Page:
Police have confirmed him as Abdallah El-Hamahmy, a sales manager resident in Dubai, who has denied being guided by the extremist group during interrogations.
He said that he “acted on his own will” and planned only to damage artworks as a symbolic assault on France, the source said, asking not to be named.
Although his backpack contained spray paint which could have been used to deface artwork, investigators believe he appears to have “a certain sympathy for the ideas of Isis,” the source said.
In Friday's attack at the world's busiest museum, Hamahmy was shot after lunging at four soldiers with machetes in the underground ticketing area while shouting “Allahu Akbar” (God is Greatest).
Hamahmy, who is recovering in hospital, is likely be charged once medical staff say he is well enough to appear before a judge.
The son of a retired policeman entered France legally on January 26 on a flight from Dubai and was staying in an apartment rented by the week in an expensive Paris district near the Champs-Elysees, sources say.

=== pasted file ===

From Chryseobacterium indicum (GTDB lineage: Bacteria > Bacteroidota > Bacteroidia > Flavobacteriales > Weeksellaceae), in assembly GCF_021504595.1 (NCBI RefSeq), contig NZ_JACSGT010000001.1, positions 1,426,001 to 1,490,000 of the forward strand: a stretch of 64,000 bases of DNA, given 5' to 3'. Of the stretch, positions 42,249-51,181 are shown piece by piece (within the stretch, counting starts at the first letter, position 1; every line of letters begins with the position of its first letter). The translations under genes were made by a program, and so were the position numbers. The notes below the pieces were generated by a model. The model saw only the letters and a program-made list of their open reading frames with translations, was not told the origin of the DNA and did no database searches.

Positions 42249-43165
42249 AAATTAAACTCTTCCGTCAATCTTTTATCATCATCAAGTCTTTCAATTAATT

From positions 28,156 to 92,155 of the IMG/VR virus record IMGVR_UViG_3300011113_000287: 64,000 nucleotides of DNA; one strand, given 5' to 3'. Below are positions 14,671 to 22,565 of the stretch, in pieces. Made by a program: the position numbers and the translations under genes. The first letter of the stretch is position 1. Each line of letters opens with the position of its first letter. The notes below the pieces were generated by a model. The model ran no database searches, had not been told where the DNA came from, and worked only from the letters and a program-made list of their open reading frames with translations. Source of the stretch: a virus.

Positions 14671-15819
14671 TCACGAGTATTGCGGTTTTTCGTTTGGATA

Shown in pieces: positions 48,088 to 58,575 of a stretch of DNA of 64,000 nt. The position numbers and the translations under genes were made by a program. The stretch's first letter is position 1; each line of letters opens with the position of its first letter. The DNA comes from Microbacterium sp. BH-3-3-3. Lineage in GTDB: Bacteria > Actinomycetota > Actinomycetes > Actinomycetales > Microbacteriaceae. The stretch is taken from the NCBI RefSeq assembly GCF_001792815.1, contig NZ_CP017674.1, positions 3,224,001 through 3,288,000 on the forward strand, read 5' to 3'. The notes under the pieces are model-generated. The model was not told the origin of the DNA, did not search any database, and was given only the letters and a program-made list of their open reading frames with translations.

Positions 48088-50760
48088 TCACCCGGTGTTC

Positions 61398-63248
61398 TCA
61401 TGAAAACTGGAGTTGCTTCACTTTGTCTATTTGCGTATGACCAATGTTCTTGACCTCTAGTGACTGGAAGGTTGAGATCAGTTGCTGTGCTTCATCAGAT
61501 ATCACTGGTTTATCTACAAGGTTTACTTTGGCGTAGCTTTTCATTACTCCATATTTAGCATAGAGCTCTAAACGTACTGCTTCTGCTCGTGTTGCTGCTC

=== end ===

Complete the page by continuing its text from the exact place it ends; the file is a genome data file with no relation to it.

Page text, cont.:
Investigators are examining a Twitter account thought to his which sent out a dozen messages in Arabic between 9:27 am and 9:34 am, just minutes before the attack.
“In the name of Allah… for our brothers in Syria and fighters across the world,” one said.
Another post asked: “Why are they afraid of the creation of a state for Islam? Because the state of Islam defends its resources and the honour of Muslims.”
Hamahmy's father Reda El-Hamahmy, a retired police officer, told AFP in Cairo that his son had shown no sign of having been radicalised.
He said the family was relatively well off, with Abdallah earning a law degree in the Nile delta city of Mansoura in 2010 before moving to Dubai to become a sales manager.
The father said the suspect's wife was pregnant with the couple's second child and was currently in Saudi Arabia.
The Louvre assault revived fears of violence in France, which suffered a string of attacks that killed 238 people between January 2015 and July 2016.